Journal of Global Infectious DiseasesOfficial Publishing of INDUSEM and OPUS 12 Foundation, Inc. Users online:1280  
Print this pageEmail this pageSmall font sizeDefault font sizeIncrease font size     
Home About us Editors Ahead of Print Current Issue Archives Search Instructions Subscribe Advertise Login 
 


 
   Table of Contents     
CASE REPORT  
Year : 2022  |  Volume : 14  |  Issue : 2  |  Page : 84-86
A fatal case coronavirus disease 2019 – Associated acute hemorrhagic necrotizing encephalopathy


1 Department of Infectious and Tropical Diseases, Mayotte Hospital, Paris, France
2 Department of Radiology, Mayotte Hospital, Paris, France
3 Department of Intensive Care Unit, Mayotte Hospital, Paris, France
4 IRD, Inserm, Univ Montpellier, TransVIHMI, Montpellier; African Public Health Association, Paris, France

Click here for correspondence address and email

Date of Submission31-May-2020
Date of Acceptance06-May-2022
Date of Web Publication29-Jun-2022
 

   Abstract 


Coronavirus disease 2019 (COVID-19) has been reported in association with a variety of brain imaging findings such as acute hemorrhagic necrotizing encephalopathy. To the best of our knowledge, we are reporting a second case of acute necrotizing hemorrhagic encephalopathy associated with COVID-19, which was fatal in a few hours in a 56-year-old male without a specific history. We claim that this case is important because this case shows that the unconscious patients are potentially infected by severe acute respiratory syndrome coronavirus 2 (SARS-CoV-2) and might cause the horizontal infection. In order to end the pandemic of SARS-CoV-2 diseases, the diagnosis of the disease must be prompt and not overlook any findings. We think that diffusion magnetic resonance imaging is a promising and useful sequence to evaluate the changes in brain tissue in the acute necrotizing encephalopathy.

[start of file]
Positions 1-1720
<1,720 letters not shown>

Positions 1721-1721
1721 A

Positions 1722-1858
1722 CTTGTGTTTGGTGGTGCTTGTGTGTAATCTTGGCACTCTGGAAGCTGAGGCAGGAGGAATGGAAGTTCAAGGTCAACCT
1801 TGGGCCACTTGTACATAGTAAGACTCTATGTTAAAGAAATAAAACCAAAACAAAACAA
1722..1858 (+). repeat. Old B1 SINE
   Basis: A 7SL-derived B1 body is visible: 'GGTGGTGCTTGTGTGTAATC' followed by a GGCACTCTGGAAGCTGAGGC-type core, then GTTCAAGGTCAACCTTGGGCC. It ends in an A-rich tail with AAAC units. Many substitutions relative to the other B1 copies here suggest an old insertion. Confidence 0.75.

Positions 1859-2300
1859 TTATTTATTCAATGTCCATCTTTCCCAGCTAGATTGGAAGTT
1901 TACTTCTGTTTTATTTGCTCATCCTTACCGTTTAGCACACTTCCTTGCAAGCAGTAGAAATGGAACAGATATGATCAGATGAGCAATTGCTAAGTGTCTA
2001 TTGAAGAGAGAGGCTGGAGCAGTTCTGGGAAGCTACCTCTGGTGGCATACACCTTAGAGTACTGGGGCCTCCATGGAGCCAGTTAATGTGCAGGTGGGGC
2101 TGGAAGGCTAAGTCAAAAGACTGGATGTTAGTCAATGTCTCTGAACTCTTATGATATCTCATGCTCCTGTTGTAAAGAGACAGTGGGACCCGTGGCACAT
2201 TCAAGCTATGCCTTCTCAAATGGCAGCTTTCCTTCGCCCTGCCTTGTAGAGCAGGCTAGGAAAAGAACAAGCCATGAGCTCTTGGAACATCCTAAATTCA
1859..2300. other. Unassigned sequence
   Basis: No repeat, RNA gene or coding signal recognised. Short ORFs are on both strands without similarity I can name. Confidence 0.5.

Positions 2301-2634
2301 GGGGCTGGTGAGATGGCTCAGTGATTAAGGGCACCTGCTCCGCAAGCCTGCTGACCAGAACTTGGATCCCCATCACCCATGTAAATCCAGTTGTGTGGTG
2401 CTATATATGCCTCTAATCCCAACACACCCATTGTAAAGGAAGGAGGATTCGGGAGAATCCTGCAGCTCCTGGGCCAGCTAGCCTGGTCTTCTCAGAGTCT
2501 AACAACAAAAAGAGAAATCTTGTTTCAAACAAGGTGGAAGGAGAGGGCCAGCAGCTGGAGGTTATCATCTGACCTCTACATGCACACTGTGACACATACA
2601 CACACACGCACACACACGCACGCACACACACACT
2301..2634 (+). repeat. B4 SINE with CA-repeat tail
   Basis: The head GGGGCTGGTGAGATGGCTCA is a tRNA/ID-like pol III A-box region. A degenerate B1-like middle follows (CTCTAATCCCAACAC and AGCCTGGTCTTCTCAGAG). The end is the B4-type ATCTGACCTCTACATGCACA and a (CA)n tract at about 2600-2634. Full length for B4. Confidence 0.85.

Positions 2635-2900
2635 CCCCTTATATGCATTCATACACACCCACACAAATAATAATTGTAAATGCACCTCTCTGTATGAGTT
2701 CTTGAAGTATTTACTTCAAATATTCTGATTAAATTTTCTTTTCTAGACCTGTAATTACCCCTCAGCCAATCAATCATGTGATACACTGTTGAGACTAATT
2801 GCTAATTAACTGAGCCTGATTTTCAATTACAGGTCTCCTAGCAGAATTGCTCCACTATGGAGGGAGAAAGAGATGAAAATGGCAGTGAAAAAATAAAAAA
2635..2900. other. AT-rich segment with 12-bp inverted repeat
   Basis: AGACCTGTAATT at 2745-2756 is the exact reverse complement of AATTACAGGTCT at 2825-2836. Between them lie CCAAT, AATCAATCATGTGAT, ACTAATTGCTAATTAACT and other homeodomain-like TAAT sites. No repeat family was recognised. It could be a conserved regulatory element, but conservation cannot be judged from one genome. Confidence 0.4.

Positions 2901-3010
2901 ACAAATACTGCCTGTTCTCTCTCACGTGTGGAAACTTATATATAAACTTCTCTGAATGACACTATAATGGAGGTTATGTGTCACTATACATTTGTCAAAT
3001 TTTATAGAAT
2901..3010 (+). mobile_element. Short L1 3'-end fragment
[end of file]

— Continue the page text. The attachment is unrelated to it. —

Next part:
Keywords: Acute hemorrhagic necrotizing encephalopathy, COVID-19, death, SARS-CoV-2

How to cite this article:
Diallo A, Dembele Y, Niang M, Balloy L, Pousset F, Yaya I, Permal S. A fatal case coronavirus disease 2019 – Associated acute hemorrhagic necrotizing encephalopathy. J Global Infect Dis 2022;14:84-6

How to cite this URL:
Diallo A, Dembele Y, Niang M, Balloy L, Pousset F, Yaya I, Permal S. A fatal case coronavirus disease 2019 – Associated acute hemorrhagic necrotizing encephalopathy. J Global Infect Dis [serial online] 2022 [cited 2022 Aug 17];14:84-6. Available from: https://www.jgid.org/text.asp?2022/14/2/84/348889





   Introduction Top


Coronavirus disease 2019 (COVID-19) started with an outbreak in Wuhan, China, in December 2019 and quickly became a worldwide public health crisis. A variety of neurological manifestations have been reported[1] and a few reports of brain imaging findings, encompassing Acute hemorrhagic necrotizing encephalopathy (AHNE), ischemic infarct, and hemorrhage are available.[2],[3] AHNE is characterized by bilateral necrotic, hemorrhagic lesions occurring symmetrically in the thalami, dorsal brainstem, and dentate nuclei.[4],[5] While predominantly described in the pediatric population, AHNE is known to occur in adults as well. This communication describes a 56-year-old patient with AHNE associated with COVID-19, with emphasis on the results of computed tomography (CT) at the intake that was normal at the beginning, magnetic resonance imaging (MRI) for diagnosis and death within 24 h of the patient.


   Case Report Top


A 56-year-old male with no previous history admitted to intensive care unit for coma with a Glasgow at 6 associated with respiratory distress with short cardiac arrest at home. Given the epidemic context of COVID-19, an uninjected body-CT showed no brain lesions or typical COVID-19 lesions or pulmonary embolism but rather early alveolar condensation of the left pulmonary base.